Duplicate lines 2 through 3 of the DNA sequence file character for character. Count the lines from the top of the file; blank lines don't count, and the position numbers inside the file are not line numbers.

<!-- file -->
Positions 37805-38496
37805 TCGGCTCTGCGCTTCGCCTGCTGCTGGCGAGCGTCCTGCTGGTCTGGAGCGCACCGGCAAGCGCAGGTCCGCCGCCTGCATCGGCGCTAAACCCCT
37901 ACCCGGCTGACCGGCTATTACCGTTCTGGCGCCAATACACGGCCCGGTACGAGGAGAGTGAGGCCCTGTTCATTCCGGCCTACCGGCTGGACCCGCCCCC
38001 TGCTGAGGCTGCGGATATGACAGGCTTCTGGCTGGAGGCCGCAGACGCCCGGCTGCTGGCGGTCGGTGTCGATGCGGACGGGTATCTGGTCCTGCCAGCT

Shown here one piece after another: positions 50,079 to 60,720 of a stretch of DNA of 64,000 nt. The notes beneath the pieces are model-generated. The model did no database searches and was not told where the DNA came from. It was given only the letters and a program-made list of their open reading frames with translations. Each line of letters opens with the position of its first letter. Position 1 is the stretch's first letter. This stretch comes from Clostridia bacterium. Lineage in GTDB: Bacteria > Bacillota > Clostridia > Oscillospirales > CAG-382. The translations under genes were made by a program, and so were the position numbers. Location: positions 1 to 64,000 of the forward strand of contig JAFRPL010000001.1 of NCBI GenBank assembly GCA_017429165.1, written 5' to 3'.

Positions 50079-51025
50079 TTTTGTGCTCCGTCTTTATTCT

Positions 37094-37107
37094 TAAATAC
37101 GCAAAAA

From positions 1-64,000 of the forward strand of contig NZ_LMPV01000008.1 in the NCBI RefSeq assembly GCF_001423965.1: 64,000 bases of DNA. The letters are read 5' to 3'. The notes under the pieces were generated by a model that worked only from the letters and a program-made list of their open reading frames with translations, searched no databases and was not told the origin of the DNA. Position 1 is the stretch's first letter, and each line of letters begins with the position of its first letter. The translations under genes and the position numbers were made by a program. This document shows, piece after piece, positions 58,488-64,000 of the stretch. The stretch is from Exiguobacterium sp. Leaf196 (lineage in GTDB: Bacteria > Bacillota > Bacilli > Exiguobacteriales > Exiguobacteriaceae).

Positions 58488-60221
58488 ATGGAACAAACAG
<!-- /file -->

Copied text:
37805 TCGGCTCTGCGCTTCGCCTGCTGCTGGCGAGCGTCCTGCTGGTCTGGAGCGCACCGGCAAGCGCAGGTCCGCCGCCTGCATCGGCGCTAAACCCCT
37901 ACCCGGCTGACCGGCTATTACCGTTCTGGCGCCAATACACGGCCCGGTACGAGGAGAGTGAGGCCCTGTTCATTCCGGCCTACCGGCTGGACCCGCCCCC